WASHINGTON -- Three people sentenced in federal court in Cincinnati were among 61 drug offenders who had their prison sentences shortened Wednesday by President Barack Obama, part of a wider call by his administration for criminal justice reform.
Alvin Cordell was sentenced to life in prison for conspiracy to distribute cocaine and post in 1997; he'll be released from prison March 29, 2017.
In 2002, Isadore Gennings was charged for his part in a ring bringing in cocaine from Chicago. He was sentenced to 20 years in prison for conspiracy to distribute cocaine, interstate travel in aid of racketeering enterprises, and possession with intent to distribute in excess of five kilograms of cocaine. Gennings will get out of prison July 28 and be on supervised release for five years.
Tommy Howard, convicted of using a firearm during a drug trafficking offense, was sentenced in 2004 to 24 years in prison. Instead, he'll be released July 28.
Like Cordell, Gennings and Howard, all 61 inmates are serving time for drug possession, intent to sell or related crimes. Most are nonviolent offenders, although a few, like Howard, were also charged with firearms violations.
Obama, in a letter to the inmates receiving commutations, said the presidential power to grand commutations and pardons "embodies the basic belief in our democracy that people deserve a second chance after having made a mistake in their lives that led to a conviction under our laws."
The latest tranche of commutations brings to 248 the total number of inmates whose sentences Obama has commuted -- more than the past six presidents combined, the White House said. The pace of commutations and the rarer use of pardons are expected to increase as the end of Obama's presidency nears.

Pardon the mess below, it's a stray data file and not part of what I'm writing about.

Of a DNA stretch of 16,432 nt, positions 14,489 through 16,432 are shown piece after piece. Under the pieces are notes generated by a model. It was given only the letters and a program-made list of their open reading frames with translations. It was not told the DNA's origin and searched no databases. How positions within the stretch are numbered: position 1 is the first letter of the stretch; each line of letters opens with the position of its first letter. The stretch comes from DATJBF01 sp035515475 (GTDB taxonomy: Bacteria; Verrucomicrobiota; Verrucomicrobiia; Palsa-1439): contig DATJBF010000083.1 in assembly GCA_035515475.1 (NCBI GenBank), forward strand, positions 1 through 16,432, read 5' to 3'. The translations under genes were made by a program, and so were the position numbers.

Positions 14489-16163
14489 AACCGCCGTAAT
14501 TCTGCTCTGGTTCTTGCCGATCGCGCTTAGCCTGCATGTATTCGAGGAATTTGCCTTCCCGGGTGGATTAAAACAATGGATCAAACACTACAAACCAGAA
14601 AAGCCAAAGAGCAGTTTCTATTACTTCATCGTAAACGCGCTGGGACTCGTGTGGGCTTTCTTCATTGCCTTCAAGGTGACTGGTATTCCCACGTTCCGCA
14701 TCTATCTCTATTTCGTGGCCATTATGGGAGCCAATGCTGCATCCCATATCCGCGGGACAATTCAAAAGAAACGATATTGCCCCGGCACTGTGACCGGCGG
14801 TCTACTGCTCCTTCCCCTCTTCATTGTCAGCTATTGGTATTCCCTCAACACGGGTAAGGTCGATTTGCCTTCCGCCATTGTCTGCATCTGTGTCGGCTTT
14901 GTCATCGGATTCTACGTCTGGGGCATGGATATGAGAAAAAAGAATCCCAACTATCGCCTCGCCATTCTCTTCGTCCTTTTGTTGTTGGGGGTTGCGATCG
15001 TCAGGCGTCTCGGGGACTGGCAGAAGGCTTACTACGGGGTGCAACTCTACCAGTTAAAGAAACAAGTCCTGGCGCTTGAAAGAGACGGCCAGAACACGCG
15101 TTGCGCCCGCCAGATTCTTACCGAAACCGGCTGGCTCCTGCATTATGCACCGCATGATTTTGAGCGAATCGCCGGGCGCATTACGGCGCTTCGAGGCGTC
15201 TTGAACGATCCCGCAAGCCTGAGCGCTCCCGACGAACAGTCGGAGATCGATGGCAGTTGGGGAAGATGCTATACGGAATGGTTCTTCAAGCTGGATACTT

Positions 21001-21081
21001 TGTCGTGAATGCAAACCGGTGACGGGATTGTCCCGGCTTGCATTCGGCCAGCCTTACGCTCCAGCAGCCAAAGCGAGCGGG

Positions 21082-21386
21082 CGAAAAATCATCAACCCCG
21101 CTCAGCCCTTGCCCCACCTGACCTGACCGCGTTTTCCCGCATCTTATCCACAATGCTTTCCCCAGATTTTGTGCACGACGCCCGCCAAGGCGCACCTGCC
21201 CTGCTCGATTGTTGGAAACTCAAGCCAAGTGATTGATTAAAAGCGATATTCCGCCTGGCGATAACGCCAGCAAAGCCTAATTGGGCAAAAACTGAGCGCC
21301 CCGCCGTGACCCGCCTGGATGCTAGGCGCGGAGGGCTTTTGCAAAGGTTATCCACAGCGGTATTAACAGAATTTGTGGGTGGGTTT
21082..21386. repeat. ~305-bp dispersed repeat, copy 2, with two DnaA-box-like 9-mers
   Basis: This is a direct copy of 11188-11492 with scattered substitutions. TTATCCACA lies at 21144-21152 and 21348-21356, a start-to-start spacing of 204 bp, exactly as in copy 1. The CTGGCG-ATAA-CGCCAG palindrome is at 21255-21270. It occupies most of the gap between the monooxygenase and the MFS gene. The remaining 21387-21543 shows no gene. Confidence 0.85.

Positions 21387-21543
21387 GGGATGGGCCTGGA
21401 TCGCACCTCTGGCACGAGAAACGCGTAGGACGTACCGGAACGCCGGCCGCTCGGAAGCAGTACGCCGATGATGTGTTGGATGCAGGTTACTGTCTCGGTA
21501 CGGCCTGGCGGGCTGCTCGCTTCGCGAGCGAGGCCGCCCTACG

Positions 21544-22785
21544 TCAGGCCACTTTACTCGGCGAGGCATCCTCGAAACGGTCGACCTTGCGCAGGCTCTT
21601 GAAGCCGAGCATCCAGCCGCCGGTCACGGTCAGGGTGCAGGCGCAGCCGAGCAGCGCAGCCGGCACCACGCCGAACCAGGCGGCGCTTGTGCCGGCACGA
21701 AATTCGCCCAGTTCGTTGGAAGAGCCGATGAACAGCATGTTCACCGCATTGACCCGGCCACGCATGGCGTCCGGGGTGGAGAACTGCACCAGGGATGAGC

"Throughout the remainder of his time in office, the president is committed to continuing to issue more grants of clemency as well as to strengthening rehabilitation programs," said Neil Eggleston, the White House counsel, in a blog post.
He added that clemency is a tool of last resort that can help specific people, but doesn't address the broader need for a "more fair and just" system and "fix decades of overly punitive sentencing policies."
Harsh sentences also can tend to disproportionately impact minority communities: Vox.com, citing a 2012 report from the U.S. Sentencing Commission, found prison sentences for drug offenses committed by black men were 13.1 percent longer than prison sentences for drug offenses committed by white men between 2007 and 2009.
In a bid to call further attention to the issue, Obama met for lunch Wednesday with people whose sentences were previously commuted to hear about the challenges of re-entering society. One of the former inmates, Kemba Smith, was seven months pregnant when she turned herself in on crack cocaine charges, and she served more than 6 years before former President Bill Clinton granted clemency in 2000. She went on to study social work and become an advocate, the White House said.
Though there's wide bipartisan support for a criminal justice overhaul, what had looked like a promising legislative opportunity in Obama's final year has recently lost steam. As with Obama's other priorities, the din of the chaotic presidential campaign has increasingly made cooperation among Republicans and Democrats in Congress this year a non-starter.
Last month, a group of Senate Republicans declared their opposition to the legislation Obama and some conservatives had been pushing, dealing a major blow to prospects of getting it done this year. A key Senate committee had already approved the bipartisan bill, which would let judges hand out lesser sentences more lenient than the federal mandatory minimums and eliminate mandatory life sentences for drug offenders caught three times. House Majority Leader Kevin McCarthy, R-Calif., has said the overhaul is doable but doesn't have to get done in 2016.
Obama has long called for getting rid of strict sentences for drug offenses, arguing they lead to excessive punishment and sky-high incarceration rates. With Obama's support, the Justice Department in recent years has directed prosecutors to rein in the use of harsh mandatory minimums.
The Obama administration has also expanded criteria for inmates applying for clemency, targeting nonviolent offenders who have behaved well in prison and would have received shorter sentences if convicted of the same crime a few years later. Civil liberties groups hailed that move but have since raised concerns that too few are actually receiving clemency under the policy.